DIVINE WATER FOR DRILLING - WATER DOWSING
MORE ABOUT WATER DOWSING (DIVINING WATER)
Admittedly, water divining or dowsing is a strange talent, and has been ever since it was first recorded in 16th
century woodcuts. At the start of the 19th century, a local government board in England gave official recognition to the practice. However, if you talk to most rural people
about water-divining, they’ll ask what all the fuss is
about. Their fathers and forefathers used water diviners as a matter of course, therefore, why shouldn’t they?
South Africa is no different, water dowsing is an
excepted and respectable profession. In an article in the SA Water Borehole journal in 1982, the opinion was
expressed that there were about 50 competent and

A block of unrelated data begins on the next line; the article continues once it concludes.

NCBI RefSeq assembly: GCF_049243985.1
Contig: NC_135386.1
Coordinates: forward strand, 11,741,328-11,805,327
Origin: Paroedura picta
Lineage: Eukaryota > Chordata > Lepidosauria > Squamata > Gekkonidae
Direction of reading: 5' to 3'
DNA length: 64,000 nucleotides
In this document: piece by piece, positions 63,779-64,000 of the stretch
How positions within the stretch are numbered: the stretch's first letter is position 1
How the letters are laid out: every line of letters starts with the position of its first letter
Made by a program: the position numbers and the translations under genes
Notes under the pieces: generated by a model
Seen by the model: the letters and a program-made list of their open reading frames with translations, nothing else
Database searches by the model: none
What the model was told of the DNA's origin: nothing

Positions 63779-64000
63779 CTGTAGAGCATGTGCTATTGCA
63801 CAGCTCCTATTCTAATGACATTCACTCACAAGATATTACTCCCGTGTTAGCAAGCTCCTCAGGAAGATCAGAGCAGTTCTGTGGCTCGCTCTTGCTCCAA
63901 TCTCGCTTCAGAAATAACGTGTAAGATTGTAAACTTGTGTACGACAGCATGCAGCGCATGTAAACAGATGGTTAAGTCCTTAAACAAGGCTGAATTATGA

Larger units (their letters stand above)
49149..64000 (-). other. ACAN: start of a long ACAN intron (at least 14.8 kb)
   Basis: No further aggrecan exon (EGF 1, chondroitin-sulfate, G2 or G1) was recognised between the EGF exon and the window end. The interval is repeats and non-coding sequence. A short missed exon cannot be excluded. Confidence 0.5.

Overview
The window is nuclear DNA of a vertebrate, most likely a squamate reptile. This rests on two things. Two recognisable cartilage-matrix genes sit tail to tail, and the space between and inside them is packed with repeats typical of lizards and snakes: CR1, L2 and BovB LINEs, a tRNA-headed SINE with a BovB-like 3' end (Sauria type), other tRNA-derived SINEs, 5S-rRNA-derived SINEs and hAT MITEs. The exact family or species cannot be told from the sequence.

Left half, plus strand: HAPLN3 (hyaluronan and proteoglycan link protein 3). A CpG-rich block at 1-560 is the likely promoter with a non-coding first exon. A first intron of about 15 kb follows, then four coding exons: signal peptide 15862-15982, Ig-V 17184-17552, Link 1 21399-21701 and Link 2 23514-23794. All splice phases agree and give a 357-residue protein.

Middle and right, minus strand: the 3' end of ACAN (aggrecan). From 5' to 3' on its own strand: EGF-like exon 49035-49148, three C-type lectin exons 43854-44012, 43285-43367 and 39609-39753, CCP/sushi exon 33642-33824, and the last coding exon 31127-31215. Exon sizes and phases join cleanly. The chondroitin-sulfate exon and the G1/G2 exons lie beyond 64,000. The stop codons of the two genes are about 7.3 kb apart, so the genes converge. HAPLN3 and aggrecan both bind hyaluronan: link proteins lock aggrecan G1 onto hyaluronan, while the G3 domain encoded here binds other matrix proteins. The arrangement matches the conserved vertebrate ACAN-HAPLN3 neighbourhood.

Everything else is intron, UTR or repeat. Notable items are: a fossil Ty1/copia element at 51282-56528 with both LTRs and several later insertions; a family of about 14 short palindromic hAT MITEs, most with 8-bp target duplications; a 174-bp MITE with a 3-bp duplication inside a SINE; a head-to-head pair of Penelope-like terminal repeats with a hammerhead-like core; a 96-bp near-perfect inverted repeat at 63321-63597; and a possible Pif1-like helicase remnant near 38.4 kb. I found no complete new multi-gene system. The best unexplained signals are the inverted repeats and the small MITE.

experienced Diviners in South Africa. In the drought-
ravaged regions of KwaZulu-Natal, it seems Thomas
Ncube had been finding water for 20 years or more. As
reported in a local paper in 1983, Ncube worked for a
drilling company run by Hugh Moore, who said that over a two-year period he had sunk about 320 holes, of which at least 200 had drinkable water. All sorts of people find
they have the gift of water divining. In 1983, Anglican
priest Ken Parker had helped his bishop by finding water at a parched church farm at Springvale. A priest? Why
not? The writer’s late uncle, a canon in the Anglican church, no less, was matter-of-fact about water divining. He
could do it, and there was no mumbo jumbo about
it. It was a God-given gift.
We give as an example the instinct which guides a
young migrating bird on its first journey.